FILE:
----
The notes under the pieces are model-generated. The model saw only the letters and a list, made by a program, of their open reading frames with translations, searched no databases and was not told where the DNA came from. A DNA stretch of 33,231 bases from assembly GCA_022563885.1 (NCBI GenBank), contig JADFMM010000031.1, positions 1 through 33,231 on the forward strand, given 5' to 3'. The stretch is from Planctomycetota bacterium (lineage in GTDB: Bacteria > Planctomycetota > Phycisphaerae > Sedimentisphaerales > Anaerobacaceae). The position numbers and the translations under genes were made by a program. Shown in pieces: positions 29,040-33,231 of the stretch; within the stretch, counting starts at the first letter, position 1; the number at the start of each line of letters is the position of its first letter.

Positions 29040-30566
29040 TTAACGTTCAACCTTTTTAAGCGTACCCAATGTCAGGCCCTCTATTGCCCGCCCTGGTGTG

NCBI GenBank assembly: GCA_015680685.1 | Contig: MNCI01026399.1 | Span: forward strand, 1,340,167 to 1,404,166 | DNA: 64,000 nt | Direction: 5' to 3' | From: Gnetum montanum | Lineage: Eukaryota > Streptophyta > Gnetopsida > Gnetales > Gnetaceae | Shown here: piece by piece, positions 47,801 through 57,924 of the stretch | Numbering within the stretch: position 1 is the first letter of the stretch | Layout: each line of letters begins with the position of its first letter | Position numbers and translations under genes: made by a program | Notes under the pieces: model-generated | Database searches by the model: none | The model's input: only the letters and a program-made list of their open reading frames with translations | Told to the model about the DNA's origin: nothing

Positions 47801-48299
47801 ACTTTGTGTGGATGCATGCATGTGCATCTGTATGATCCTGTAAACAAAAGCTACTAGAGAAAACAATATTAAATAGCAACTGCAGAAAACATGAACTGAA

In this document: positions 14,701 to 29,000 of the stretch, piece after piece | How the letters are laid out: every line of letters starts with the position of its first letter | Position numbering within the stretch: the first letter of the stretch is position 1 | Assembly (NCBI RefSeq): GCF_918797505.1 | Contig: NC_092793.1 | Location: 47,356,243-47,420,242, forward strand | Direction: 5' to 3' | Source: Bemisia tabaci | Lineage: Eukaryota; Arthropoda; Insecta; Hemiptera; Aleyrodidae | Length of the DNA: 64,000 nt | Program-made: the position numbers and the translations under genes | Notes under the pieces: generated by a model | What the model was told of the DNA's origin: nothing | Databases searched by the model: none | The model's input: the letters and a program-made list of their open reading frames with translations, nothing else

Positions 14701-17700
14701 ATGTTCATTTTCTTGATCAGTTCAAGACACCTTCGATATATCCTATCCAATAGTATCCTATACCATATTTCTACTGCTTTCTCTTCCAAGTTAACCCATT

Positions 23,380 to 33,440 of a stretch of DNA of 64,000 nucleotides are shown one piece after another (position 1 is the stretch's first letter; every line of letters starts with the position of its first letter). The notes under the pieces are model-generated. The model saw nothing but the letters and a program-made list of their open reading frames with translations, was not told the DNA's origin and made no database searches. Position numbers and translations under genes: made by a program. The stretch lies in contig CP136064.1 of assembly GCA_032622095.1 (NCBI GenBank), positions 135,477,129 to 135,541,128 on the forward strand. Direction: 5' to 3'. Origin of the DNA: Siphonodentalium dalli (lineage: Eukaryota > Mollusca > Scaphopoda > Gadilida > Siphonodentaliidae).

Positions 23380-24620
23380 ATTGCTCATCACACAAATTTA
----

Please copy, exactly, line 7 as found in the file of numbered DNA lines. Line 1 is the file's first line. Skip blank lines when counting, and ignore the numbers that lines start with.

In this document: positions 14,701 to 29,000 of the stretch, piece after piece | How the letters are laid out: every line of letters starts with the position of its first letter | Position numbering within the stretch: the first letter of the stretch is position 1 | Assembly (NCBI RefSeq): GCF_918797505.1 | Contig: NC_092793.1 | Location: 47,356,243-47,420,242, forward strand | Direction: 5' to 3' | Source: Bemisia tabaci | Lineage: Eukaryota; Arthropoda; Insecta; Hemiptera; Aleyrodidae | Length of the DNA: 64,000 nt | Program-made: the position numbers and the translations under genes | Notes under the pieces: generated by a model | What the model was told of the DNA's origin: nothing | Databases searched by the model: none | The model's input: the letters and a program-made list of their open reading frames with translations, nothing else